Berklee Today: Julian Joseph '89

By
Mark Small
September 16, 2003
Julian Joseph '89
Photo by Andreas Neumann

It's a steamy July night in London, but it's cool inside the famed Guildhall where 900 people await the appearance of pianist, composer, and bandleader Julian Joseph '89. To an American, the massive Great Hall inside Guildhall, the locus of London's city government since the Middle Ages, seems an unlikely setting for a big band jazz concert. The historically rich edifice—with its 60-foot-high ceilings, stained-glass windows, and statues of such national heroes as Admiral Lord Nelson, the Duke of Wellington, and Winston Churchill—is a site where royalty and state visitors have been entertained for centuries. Tonight, Joseph, who has attained the stature of jazz royalty in Britain, is doing the entertaining. The demographically diverse audience will be treated to a couple of jazz chestnuts, Joseph's original music (including a three-part extended composition titled The Great Sage), and his jazz rewrite of George Gershwin's Rhapsody in Blue.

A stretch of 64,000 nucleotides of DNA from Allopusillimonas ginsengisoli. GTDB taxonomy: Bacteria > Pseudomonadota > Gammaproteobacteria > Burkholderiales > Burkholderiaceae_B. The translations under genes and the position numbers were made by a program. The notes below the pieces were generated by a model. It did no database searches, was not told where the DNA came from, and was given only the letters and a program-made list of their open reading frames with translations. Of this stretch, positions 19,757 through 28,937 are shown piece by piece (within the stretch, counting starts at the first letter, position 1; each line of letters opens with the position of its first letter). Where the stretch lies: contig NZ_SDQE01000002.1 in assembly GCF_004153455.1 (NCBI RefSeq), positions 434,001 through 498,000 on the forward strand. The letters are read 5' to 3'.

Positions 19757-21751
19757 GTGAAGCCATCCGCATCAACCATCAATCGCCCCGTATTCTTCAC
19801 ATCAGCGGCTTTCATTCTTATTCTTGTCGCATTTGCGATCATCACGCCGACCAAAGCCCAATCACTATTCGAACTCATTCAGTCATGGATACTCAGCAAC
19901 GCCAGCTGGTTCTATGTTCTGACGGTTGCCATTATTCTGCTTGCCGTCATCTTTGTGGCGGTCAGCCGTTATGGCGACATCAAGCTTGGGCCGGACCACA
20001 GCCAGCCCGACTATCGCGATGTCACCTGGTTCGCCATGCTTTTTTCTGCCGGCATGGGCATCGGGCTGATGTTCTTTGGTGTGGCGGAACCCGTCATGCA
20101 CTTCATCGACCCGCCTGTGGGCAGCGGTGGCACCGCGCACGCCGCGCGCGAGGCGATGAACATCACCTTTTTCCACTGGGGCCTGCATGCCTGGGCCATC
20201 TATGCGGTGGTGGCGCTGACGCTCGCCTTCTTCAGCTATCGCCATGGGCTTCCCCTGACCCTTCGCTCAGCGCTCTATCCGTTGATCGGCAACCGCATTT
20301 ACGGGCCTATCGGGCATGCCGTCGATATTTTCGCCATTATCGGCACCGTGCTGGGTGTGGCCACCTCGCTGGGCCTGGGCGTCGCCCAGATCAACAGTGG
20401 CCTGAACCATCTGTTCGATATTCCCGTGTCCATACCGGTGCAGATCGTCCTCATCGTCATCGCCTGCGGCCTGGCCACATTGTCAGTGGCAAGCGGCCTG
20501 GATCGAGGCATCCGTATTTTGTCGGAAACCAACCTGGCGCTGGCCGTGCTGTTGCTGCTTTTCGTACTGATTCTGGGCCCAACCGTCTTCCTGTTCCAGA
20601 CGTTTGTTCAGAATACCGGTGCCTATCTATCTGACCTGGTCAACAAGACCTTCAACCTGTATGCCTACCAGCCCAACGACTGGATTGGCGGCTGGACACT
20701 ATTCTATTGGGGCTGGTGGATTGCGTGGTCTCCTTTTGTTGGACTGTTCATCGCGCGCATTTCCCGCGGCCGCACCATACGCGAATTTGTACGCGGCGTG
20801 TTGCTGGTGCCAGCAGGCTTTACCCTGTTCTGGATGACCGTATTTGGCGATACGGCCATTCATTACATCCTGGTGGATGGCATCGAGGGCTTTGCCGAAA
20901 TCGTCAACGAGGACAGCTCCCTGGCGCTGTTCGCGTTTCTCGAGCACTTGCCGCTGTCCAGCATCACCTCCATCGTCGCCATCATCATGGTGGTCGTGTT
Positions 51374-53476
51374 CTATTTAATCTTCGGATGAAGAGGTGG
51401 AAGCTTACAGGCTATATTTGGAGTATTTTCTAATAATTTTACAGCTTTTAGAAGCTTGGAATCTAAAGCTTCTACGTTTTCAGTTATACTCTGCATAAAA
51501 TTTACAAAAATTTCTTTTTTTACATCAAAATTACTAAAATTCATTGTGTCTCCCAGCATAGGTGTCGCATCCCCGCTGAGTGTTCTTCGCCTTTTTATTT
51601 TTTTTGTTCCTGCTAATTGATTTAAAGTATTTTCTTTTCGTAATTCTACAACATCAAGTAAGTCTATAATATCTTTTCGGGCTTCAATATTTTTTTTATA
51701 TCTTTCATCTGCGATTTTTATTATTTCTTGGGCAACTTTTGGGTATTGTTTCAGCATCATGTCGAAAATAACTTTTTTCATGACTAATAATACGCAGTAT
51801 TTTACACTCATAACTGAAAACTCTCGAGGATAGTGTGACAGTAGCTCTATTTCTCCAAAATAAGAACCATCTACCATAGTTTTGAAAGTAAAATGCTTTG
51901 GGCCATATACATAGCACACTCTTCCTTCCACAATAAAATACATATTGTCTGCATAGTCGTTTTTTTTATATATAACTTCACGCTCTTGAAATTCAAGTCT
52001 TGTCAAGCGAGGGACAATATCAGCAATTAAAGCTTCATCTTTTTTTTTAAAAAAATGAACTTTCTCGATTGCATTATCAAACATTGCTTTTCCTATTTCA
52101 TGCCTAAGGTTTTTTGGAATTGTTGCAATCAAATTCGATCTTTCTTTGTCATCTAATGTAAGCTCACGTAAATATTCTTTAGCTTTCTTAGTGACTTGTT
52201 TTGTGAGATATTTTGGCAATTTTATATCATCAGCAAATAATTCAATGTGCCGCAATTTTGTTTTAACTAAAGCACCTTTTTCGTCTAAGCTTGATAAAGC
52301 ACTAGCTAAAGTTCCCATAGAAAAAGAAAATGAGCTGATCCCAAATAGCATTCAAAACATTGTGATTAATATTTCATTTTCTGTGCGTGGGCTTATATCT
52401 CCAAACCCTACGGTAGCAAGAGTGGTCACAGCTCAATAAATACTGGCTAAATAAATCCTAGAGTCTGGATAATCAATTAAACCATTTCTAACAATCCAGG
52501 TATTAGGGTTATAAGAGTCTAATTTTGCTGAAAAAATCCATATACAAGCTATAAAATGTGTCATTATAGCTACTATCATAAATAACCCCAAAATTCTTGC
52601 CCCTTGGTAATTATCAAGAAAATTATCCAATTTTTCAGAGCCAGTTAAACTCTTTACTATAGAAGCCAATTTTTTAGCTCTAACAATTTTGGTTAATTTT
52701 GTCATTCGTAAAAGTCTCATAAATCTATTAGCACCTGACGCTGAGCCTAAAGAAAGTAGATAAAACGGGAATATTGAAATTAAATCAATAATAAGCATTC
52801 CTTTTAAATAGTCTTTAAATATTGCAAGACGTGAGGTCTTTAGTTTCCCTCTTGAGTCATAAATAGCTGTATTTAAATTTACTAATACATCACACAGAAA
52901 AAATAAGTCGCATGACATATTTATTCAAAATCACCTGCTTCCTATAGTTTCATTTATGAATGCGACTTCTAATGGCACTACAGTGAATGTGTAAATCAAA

Once the music begins, the admixture of history, tradition, and current ideas visible in the surroundings is mirrored in Joseph's program and the setting seems appropriate after all. Joseph gives a nod to the jazz tradition through his arrangements of tunes by Monk and Ellington. And while he taps contemporary rhythms and compositional ideas, for the most part the heartbeat of his music is a driving swing groove. Joseph plays melodies and solos and jumps up from the piano to conduct concerted passages. He deftly guides his 19-piece ensemble through a vibrant performance that ultimately brings the audience to its feet demanding an encore.

Read more about Julian Joseph in Berklee Today.